Dividend stocks are perennial favourites of long-term investors. Offering safety, stability, and better income than most bonds, they’re the cornerstone of any long-term portfolio. But not all dividend stocks are created equal. For every high-yield stock you can count on for consistent income, there’s another unsustainable dud with a payout ratio that can’t last. Knowing the difference is the key to successful dividend investing.
In this article, I’ll review the three keys to investing in dividend stocks. These are not the be all and end all of income investing, but they’re a great starting place for investors who are just getting their feet wet. I’ll start with the most obvious (but often misunderstood) point about dividend investing.
1: A high (but sustainable) yield
Every dividend investor wants a high yield. Today, that generally means anything north of 3%. But it’s easy to shoot yourself in the foot by investing in a stock with an overly high yield that’s not sustainable. The key here is to look at the stock’s payout ratio — that is, the percentage of earnings that are paid as dividends. If a company is paying out more than 80% of its earnings as dividends, then there’s a good chance you’ll find that dividend cut in the near future, unless earnings growth is phenomenal. For this reason, it’s good to take a skeptical look at stocks that yield north of 5% — they’re often “too good to be true.”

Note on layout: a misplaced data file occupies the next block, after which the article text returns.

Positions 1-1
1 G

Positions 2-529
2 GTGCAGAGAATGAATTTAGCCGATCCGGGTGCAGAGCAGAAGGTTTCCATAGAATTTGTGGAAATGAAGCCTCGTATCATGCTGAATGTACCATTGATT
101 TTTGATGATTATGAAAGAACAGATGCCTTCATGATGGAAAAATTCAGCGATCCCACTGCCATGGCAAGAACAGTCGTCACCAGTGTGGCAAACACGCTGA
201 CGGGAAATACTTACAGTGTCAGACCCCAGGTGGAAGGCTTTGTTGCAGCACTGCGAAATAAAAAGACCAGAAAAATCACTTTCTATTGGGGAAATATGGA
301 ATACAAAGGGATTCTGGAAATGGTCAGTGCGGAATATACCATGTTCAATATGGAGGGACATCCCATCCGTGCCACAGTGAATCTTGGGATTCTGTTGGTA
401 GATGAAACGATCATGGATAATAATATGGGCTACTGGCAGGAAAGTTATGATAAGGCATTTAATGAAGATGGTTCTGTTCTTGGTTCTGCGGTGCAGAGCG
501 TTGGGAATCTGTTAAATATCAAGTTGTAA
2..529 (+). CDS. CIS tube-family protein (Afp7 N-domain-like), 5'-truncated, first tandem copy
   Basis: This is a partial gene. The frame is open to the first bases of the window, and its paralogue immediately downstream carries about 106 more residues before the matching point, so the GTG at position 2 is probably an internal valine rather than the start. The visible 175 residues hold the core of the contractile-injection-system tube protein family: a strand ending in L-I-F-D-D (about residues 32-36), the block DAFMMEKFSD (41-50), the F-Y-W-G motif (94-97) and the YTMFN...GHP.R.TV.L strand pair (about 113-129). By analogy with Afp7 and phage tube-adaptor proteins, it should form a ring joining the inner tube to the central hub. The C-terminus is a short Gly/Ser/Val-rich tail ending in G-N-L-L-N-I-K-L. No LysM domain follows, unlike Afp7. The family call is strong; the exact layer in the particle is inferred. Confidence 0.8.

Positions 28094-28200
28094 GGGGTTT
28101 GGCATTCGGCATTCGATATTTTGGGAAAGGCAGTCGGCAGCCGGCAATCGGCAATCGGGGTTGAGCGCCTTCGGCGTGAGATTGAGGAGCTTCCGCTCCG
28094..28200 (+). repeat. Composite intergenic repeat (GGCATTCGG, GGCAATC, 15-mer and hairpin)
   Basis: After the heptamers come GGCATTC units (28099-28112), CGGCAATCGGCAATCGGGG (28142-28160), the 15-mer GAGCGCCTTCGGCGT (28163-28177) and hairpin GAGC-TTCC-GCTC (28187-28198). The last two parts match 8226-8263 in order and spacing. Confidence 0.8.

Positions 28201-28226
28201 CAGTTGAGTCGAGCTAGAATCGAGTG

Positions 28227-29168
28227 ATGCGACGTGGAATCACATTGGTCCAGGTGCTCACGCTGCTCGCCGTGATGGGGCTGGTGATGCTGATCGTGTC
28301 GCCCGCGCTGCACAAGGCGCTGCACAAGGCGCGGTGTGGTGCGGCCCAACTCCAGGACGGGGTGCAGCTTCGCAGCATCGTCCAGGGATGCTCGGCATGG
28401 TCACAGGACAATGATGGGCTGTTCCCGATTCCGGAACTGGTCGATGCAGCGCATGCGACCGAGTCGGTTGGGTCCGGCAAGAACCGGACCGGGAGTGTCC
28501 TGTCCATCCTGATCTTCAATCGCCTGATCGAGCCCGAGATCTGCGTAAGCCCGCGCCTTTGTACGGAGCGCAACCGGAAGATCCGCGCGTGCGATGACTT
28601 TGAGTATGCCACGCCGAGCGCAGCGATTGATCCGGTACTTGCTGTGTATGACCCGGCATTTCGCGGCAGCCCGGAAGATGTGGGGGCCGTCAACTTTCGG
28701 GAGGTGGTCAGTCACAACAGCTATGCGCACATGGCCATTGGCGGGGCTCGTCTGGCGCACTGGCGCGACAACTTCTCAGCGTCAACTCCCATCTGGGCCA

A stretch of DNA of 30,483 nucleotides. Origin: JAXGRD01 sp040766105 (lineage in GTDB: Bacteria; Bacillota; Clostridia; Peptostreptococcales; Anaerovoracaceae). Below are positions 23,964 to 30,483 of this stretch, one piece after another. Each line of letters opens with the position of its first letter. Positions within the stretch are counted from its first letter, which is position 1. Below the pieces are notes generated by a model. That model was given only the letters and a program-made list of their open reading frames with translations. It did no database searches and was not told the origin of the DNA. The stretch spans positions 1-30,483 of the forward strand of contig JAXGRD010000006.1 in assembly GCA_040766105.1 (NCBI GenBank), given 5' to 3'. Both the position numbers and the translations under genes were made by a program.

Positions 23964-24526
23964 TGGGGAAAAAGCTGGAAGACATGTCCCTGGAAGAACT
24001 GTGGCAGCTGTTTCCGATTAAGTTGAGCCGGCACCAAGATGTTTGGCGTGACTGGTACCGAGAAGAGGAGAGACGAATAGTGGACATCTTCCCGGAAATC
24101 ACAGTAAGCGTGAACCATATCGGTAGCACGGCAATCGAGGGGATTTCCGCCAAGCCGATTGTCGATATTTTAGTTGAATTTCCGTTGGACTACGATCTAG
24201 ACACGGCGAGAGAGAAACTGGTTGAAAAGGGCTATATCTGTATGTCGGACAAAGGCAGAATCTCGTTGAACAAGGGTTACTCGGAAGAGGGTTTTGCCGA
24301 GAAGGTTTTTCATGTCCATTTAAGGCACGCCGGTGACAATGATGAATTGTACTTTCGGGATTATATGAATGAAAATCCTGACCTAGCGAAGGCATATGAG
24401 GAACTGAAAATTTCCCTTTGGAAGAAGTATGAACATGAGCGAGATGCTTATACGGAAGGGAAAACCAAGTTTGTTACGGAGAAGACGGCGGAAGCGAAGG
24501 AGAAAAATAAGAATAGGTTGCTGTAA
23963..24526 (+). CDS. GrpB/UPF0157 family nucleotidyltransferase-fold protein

2: Dividend growth
Let’s say you find a stock that yields 2%. “Meh,” you say, “I can find better.” But look closer. What’s the stock’s dividend history? If the company has been raising the dividend by 10% every year, that 2% could grow to 4% before you know it.
One great stock for dividend growth is Fortis (TSX:FTS)(NYSE:FTS), which has an uninterrupted 44-year history of raising its dividend. A Fortis share purchased 10 years ago would have yielded about 3.5% at the time, but that yield would be about 7% by today. One thing to be aware of about Fortis, however, is that the company has been experiencing some earnings issues that may disrupt its ability to continue the dividend-raising streak.
3: Solid financials
Last but not least, any dividend stock needs solid financials to keep the payouts coming. Here you want to look for high profit margins, high ROE, low dividend payout ratios and high earnings growth. One stock that has all of these in spades is Toronto-Dominion Bank (TSX:TD)(NYSE:TD). TD’s dividend yield is not the highest of any Canadian bank stock, but it more than makes up for it with fantastic profitability and growth that you can count on to keep those dividends rising into the future. Once again, it’s not the yield today that matters so much as where the yield will be in the future.
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Fool contributor Andrew Button has no position in any of the stocks mentioned.